The back-and-forth brawl between studies suggesting that mobile phones do and don't cause cancer just took a bold step toward the former camp today, with the World Health Organisation classifying mobile phones as potential links to brain cancer.
The study, conducted by the WHO's International Agency for Research on Cancer, stops far short of saying phones cause cancer. Rather, the agency's grouped regular mobile phone usage (defined as 30 minutes of talk time per day) as a "possible" cause of glioma, a malignant form of brain cancer. As one researcher puts it, "There could be some risk, and therefore we need to keep a close watch for a link between [mobile]phones and cancer risk." This might sound insignificant - the study says chance, as opposed to causation, can't be ruled out - but it's unprecedented. The WHO is a global authority on medicine, and its findings mark the most comprehensive statement on cellular radiation danger. By classifying mobile phone usage as a possible carcinogen, your iPhone or Android's now on the same list as DDT, burning coal, herpes and working in a print factory (among hundreds of other carcinogens).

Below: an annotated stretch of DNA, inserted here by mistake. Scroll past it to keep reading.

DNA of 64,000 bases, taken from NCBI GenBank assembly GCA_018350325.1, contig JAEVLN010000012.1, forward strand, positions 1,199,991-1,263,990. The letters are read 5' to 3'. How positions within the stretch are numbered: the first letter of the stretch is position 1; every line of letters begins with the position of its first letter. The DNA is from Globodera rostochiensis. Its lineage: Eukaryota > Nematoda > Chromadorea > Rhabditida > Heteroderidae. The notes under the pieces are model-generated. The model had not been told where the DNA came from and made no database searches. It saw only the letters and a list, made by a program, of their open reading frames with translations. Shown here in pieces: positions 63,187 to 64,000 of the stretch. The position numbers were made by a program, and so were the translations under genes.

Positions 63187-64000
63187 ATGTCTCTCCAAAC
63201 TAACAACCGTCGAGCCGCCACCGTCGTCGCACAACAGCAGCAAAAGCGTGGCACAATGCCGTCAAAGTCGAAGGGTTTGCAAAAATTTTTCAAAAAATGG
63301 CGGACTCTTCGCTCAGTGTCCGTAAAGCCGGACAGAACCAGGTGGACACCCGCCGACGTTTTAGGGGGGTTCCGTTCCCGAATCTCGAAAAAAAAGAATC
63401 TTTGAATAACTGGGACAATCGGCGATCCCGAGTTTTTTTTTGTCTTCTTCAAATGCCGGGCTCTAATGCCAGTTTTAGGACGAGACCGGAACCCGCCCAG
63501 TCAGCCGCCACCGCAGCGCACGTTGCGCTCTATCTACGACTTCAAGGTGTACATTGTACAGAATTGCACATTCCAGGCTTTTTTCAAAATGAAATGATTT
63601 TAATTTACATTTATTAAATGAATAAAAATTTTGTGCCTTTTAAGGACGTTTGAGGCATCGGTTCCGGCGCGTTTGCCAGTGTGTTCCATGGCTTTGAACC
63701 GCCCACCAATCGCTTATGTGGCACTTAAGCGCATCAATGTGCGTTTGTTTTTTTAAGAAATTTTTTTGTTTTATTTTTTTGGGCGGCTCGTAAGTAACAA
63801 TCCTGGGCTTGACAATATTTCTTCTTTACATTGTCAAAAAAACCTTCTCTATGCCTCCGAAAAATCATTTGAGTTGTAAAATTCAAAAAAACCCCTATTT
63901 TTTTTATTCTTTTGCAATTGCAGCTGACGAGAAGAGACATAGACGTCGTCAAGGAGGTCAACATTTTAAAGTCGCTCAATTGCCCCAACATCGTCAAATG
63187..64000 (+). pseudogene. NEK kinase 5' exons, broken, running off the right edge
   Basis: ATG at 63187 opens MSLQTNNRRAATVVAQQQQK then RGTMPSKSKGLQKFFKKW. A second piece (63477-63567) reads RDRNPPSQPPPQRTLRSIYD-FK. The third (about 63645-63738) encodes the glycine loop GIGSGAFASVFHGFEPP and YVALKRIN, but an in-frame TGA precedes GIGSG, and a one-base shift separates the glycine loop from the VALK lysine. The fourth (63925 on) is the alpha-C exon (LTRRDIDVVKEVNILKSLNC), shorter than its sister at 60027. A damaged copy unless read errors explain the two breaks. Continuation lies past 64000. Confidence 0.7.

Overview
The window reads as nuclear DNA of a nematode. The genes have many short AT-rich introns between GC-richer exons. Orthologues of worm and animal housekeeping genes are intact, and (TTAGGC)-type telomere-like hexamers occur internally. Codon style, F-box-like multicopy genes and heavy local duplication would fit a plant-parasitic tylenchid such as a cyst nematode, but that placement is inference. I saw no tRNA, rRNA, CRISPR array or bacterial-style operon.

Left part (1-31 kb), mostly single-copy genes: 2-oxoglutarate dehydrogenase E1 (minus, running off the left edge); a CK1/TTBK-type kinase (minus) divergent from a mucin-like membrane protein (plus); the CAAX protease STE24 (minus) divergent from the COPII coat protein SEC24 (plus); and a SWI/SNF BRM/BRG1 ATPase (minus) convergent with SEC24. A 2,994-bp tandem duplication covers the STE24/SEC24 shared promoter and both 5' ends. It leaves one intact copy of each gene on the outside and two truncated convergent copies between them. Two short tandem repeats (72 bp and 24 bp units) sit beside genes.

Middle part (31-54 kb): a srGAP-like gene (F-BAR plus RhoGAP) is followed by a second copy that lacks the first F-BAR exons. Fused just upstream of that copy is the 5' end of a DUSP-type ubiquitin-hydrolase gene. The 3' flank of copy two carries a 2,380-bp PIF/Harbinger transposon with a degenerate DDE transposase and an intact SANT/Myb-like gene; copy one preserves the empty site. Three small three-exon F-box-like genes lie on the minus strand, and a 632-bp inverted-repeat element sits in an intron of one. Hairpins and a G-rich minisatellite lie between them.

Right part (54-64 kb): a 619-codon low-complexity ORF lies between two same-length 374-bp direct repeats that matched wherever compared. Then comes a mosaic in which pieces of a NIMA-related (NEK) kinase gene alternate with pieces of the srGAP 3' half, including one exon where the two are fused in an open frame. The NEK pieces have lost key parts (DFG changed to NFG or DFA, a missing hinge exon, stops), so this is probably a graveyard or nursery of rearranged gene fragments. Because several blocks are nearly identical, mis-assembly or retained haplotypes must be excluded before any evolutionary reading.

So it's not a definitive danger. But mobile phone use is officially a risk. Luckily, we're decreasingly using them to actually talk into - smartphones might be helping us dodge brain cancer. [via Telegraph]